Facing Challenges in the Classroom: Crystal Davis

We asked applicants for the NCSE Grand Canyon Teacher Scholarship to explain, in 500 words, how they’ve addressed challenges to the teaching of evolution, climate change, and related issues. Here is part of scholarship winner Crystal Davis’s description of an exercise she uses to help her inner-city high school students connect to the science of climate change, and the ways it affects people all over the world. Davis and Brandon Haught will receive an all-expenses-paid trip down the Grand Canyon, thanks to generous donations from NCSE supporters.

Crystal DavisIn my biology class, evolution and climate change are overarching themes that we constantly touch on. I start my year with ecology, teaching students about biomes, food webs, relationships and the effect humans have on each of these. Towards the end of this unit my students mimic a research project being conducted by the San Diego Wild Animal Park on the hearing range of polar bears. They then research polar bears and current issues that affect them, keeping in mind that this needs to tie back to the hearing test. Eventually they concluded that the noise from oil drilling affects the polar bear moms nursing. Students are then given identities to assume, such as American citizen, oil baron, politician, IPCC member, environmentalist, etc. They then determine how "they" are affected and split into community groups where they decide what to do about drilling in Arctic National Wildlife Refuge. This activity gets them thinking about the various sides of the issue and leads them into climate change as they discover more about this issue as they conduct their research.

I have another activity where they examine the evolution of stickleback fish in the Arctic (by analyzing the fossil record) and look at what caused its evolution over time. They then see if there is any evidence of climate change or current human activities that might impact its evolution. These are only a few examples of how I integrate evolution and climate change into my classroom, but they are themes that are continually touched on throughout the year. It is my goal to come up with memorable activities that give my students a sense of ownership over their knowledge. I don’t want to tell my students what to think about climate change, because they will simply memorize the information for an exam and promptly forget it. My lessons are designed to have my students come to their own conclusions.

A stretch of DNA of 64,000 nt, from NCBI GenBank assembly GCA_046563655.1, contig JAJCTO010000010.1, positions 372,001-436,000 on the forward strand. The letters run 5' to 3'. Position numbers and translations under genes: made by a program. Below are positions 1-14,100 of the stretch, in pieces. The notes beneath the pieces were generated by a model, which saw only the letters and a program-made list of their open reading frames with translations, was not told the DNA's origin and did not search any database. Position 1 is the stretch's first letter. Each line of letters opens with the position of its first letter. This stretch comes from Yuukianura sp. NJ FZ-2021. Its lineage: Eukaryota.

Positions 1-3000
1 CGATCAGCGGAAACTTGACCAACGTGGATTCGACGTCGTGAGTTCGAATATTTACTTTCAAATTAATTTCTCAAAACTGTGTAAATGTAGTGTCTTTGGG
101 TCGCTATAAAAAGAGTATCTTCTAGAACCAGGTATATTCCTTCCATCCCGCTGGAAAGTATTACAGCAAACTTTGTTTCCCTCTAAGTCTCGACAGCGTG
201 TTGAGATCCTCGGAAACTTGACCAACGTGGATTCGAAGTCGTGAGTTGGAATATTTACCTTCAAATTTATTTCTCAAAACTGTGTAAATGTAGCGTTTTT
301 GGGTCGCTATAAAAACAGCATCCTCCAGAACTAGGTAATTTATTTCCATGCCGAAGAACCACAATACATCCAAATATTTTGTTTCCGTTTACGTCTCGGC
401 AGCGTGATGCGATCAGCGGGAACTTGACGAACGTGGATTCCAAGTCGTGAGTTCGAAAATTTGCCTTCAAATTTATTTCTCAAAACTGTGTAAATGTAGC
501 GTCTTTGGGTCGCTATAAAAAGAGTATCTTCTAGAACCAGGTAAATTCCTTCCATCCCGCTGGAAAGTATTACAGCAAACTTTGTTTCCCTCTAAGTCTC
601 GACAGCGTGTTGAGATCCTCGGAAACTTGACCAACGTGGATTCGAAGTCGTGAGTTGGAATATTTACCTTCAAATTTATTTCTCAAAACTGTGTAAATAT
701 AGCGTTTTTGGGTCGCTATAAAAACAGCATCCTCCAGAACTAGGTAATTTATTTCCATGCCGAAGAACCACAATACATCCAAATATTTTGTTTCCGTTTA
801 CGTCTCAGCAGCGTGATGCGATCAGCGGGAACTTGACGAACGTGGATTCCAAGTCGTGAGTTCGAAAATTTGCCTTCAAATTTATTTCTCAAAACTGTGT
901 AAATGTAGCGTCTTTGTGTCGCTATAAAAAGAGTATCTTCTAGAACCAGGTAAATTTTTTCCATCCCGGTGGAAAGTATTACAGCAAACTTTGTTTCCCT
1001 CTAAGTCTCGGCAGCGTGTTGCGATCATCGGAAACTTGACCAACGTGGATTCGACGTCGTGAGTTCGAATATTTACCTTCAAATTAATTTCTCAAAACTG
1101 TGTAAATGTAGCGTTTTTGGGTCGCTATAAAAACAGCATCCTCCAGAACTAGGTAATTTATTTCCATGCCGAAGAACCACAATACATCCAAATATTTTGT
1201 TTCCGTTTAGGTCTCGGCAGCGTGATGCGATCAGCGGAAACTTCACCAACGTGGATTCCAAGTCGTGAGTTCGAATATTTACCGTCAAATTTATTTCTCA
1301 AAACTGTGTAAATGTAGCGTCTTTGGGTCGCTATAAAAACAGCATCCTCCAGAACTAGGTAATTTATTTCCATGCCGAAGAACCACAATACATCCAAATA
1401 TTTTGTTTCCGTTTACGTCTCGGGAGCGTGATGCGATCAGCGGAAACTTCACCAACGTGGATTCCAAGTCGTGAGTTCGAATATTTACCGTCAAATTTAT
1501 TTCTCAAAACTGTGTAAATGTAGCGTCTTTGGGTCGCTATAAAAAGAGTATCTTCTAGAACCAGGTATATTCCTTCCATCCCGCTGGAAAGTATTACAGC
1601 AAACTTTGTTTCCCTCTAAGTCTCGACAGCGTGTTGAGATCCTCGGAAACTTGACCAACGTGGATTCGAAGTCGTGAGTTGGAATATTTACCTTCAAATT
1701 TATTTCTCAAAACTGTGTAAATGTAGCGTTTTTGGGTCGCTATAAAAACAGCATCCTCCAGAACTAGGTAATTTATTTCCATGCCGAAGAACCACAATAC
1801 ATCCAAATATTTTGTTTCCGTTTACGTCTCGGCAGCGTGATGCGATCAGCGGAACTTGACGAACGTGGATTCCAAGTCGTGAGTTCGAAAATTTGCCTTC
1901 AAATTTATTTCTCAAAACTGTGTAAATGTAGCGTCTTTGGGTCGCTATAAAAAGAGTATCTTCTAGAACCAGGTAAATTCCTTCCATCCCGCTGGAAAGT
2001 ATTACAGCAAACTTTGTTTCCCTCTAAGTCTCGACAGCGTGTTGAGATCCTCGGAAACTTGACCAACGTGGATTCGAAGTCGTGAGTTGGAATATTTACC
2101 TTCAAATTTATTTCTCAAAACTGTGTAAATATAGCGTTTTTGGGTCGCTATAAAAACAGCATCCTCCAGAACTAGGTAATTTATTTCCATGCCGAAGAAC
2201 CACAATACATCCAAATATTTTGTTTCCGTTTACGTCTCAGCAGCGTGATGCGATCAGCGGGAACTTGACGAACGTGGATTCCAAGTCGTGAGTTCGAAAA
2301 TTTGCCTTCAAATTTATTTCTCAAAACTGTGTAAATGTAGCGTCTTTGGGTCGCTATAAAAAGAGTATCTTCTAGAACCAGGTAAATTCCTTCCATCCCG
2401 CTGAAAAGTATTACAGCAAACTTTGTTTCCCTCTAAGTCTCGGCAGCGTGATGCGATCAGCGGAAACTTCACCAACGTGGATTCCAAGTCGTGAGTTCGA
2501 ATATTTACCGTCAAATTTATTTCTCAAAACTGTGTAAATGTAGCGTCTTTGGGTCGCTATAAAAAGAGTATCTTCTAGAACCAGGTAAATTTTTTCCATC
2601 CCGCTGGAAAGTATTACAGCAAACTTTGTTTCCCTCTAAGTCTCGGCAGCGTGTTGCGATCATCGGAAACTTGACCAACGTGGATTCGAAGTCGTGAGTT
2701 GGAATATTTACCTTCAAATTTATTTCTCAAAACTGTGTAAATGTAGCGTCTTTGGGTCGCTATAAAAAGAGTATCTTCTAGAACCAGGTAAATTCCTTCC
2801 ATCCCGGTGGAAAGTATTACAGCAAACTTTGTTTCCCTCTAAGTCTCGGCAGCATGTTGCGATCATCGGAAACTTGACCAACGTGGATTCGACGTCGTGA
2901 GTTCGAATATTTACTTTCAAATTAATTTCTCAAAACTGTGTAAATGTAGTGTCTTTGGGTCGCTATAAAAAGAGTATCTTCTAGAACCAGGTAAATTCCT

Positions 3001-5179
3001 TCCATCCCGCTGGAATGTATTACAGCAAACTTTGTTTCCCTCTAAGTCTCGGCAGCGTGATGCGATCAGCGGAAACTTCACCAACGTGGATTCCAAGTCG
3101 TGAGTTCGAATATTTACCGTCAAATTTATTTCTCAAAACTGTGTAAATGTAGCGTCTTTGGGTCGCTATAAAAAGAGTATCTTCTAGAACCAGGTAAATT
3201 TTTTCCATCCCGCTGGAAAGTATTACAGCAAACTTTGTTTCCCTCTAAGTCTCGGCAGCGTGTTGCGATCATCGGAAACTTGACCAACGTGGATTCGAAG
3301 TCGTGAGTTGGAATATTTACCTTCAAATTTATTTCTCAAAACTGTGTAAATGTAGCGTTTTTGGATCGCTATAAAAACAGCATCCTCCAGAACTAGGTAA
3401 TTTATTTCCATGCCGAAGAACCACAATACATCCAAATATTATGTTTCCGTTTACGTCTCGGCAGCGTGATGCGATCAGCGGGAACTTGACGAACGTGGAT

Integrating both climate change and evolution is necessary. We live in a world that is rapidly changing due to human activities but most people either don’t believe in climate change or don’t believe they can do anything to change it. Yet if we sit passively by doing nothing, then we are causing the continued extinction of species and eventually ourselves. Therefore it is my goal to have my students think critically about these issues and believe that they can do something about them. Although their journey begins in my classroom, they will share it with their friends, family and out into the world.

We can't afford to lose any time when it comes to the future of science education.

National Center for Science Education (NCSE) is a 501(c)(3) tax-exempt organization, EIN 11-2656357. NCSE is supported by individuals, foundations, and scientific societies. Review our annual audited financial statements and IRS 990 forms at GuideStar.

© Copyright 2019 National Center for Science Education. Privacy Policy and Disclaimer | Disclosures Required by State Law